We are completely stuck with peopleness in people. I would be hard set upon to come up with any unique discriminator that helped me understand an individual better, based upon their “type.”
    I suppose I could write about macho de Hibernio (Brazilians speak a strange spinoff of good Castilian Spanish), or a hundred years ago, the blood quantums of the various races. But all that would be gross, offensive nonsense.
    I am a lumper, not a splitter, I fear. In spite of the tremendous progress we have made in categorizing and classifying other human beings, I’m have a terrible time in seeing them as anything but unique. If they are similar to someone else, that’s fine. But “Someone Else” is not here in the room for the clinic visit.
    There are really only two types of people whom I cannot understand – women, and men. Other than that, I get the rest (except for children.) :-)

    • Patient Kit

      As a cancer patient, I recommend docs avoiding the use of the word “lumper” in a sentence. ;-). Just kidding. My surgery got my cancer out without touching my admittedly out of control sense of humor. Just don’t lump me in with any humorless peeps please. :-p

  • Eric W Thompson

    We have women’s clinics. Females can prefer female doctors. Males on the other hand are supposed to ‘suck it up’. Prefer a male provider and staff and you are either whiney or prejudiced against women. Every hear of a ‘run for the cure’ for testicular cancer. What color do we wear to support the fight against testicular cancer? Most men outside of health care would not know what you are talking about.

    • Ed

      Exactly, until they experience it in the flesh (pun intended); never again!

      • DoubtfulGuest

        All the extra special attention and extra people around women’s health care and their women’s parts, can be a double-edged sword for actual women. But I agree with you, it isn’t right.

    • Patient Kit

      I think most men are aware of testicular cancer thanks to Lance Armstrong and his battle with the disease and his organization, Livestrong, aren’t they?

      • Eric W Thompson

        Not really. No talking about it. If you asked they might vaguely remember it. Breast cancer is always at the top. You would be unable to find a woman or man who is not aware of it and the runs for the cure. Not that i guess it matters. I actually don’t care. People can start taking care of and worrying about themselves. I am done.

        • Patient Kit

          Really? That actually surprises me. A major athlete like Lance Armstrong going public about his testicular cancer and I would think many men would remember it, even if they don’t want to talk about it. I also think that prostate cancer has had a lot of publicity and awareness. But. I agree that pink ribbon breast cancer remains the most successful cancer campaign. As an ovarian cancer patient myself right now, I do what I can on that front. Teal ribbons for OVCA, btw.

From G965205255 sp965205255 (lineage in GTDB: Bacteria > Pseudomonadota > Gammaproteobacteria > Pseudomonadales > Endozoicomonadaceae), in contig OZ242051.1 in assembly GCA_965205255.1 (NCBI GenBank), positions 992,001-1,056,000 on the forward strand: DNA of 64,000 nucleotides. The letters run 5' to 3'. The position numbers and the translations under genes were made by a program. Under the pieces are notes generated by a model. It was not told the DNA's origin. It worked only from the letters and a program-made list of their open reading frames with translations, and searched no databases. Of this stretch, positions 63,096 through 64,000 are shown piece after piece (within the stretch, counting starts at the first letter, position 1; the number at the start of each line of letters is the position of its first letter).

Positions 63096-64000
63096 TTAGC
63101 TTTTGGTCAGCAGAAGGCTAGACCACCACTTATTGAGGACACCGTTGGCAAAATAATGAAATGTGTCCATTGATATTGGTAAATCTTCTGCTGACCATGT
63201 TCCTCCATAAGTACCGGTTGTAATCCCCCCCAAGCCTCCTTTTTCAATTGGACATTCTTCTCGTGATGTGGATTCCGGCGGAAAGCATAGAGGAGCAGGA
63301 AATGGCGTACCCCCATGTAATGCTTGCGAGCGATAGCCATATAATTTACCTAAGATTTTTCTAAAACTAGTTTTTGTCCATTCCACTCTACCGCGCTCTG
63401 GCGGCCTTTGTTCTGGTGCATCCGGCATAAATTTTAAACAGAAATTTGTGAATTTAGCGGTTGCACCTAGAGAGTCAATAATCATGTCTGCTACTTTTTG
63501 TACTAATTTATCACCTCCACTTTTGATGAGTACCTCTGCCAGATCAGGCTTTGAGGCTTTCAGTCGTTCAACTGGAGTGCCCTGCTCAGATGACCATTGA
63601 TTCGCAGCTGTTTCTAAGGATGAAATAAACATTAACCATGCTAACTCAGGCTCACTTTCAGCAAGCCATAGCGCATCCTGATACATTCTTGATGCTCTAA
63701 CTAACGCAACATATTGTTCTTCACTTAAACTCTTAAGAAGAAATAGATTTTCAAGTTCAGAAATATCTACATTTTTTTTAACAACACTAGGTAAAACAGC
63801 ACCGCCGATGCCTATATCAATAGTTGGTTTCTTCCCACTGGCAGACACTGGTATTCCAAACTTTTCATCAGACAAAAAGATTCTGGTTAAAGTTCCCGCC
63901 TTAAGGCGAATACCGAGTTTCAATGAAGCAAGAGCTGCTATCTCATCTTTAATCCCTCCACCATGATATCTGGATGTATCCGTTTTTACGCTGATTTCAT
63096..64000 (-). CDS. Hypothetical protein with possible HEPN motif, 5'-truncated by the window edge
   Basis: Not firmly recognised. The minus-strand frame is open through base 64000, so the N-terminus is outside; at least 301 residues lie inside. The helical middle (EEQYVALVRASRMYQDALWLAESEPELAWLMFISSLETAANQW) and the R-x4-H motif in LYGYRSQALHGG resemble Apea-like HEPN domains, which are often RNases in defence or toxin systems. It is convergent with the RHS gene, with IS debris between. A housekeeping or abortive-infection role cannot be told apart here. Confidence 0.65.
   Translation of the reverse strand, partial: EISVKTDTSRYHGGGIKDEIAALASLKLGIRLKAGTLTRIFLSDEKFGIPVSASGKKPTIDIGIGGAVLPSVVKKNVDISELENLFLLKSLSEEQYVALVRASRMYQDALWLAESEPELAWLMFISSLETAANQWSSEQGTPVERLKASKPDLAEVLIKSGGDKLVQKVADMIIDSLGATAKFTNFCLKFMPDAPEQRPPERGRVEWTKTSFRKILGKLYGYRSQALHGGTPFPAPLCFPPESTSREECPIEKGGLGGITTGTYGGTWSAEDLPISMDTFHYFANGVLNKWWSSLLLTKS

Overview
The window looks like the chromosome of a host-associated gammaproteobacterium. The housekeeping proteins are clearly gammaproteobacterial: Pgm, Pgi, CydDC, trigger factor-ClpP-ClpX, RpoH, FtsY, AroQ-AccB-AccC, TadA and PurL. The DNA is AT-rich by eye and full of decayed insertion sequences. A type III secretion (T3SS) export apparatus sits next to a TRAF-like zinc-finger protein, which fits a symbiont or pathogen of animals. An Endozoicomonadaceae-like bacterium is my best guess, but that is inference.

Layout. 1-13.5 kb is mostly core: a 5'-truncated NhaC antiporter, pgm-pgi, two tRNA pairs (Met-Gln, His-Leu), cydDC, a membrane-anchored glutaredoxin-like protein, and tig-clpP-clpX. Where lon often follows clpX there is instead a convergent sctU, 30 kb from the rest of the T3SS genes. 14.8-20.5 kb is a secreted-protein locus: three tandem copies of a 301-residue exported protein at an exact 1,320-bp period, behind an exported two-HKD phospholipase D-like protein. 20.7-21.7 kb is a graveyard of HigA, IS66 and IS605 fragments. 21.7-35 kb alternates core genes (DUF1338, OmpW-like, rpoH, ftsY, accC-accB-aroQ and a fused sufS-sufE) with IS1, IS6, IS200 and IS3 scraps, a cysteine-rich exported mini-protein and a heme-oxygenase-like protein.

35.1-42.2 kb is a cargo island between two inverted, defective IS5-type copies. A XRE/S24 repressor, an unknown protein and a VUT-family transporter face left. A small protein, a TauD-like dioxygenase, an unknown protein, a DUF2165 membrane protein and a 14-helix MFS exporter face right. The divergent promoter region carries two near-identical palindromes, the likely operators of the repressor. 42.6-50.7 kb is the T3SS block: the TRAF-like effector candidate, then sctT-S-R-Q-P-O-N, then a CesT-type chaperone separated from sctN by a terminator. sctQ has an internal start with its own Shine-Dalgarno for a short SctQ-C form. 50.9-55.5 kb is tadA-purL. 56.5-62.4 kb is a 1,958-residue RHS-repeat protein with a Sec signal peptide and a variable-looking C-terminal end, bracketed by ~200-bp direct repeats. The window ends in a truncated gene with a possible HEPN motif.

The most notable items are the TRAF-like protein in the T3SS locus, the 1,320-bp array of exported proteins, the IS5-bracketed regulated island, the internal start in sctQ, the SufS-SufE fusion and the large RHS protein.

• Eric W Thompson

            Teal. Good to know. I do have a mother, two sisters and two daughters who mean more to me than myself.

          • Patient Kit

            I’m sure all those women in your life care very much about you and your health. As a woman, I’ve never really understood why it is so hard to get so many guys to go to the doctor, assuming it’s not the urologist. Teal is a great color. To me, it’s the color of the Caribbean Sea, in which my mermaid ashes can be scattered one day (hopefully, not too soon).

          • Eric W Thompson

            Beautiful words.

  • Patient Kit

    While I understand and empathize with everything you are saying and in no way mean to minimize how you feel, I just want to say that I wouldn’t trade my male gynecological oncologist for anyone. He’s a great doc and a wonderful person. Gender doesn’t have to matter. I’m amazingly used to him saying “You’re going to feel my finger in your this or your that.” He’s amazingly respectful and gentle while doing that. And we talk so much that I barely notice the physical exam. And I have to have pelvic exams every 3 months. The trust that builds when a doc saves your life and gets you through major surgery without complications goes a long way.

    But I do acknowledge that many men may feel the same way that you do and doctors should be aware of that and make you as comfortable as possible. Male staff in urology practices headed by male doctors who mostly see male patients makes tons of sense. As a woman, I support anything that will get our guys to seek healthcare more regularly and certainly when they are experiencing something with their bodies that they know in their hearts can’t be good.

    • Ed

      I agree with you but you didn’t have to deal with a single male ancillary staff member during your oncology appointments did you? Would you be okay with a male chaperon or assistant during your pelvic exams?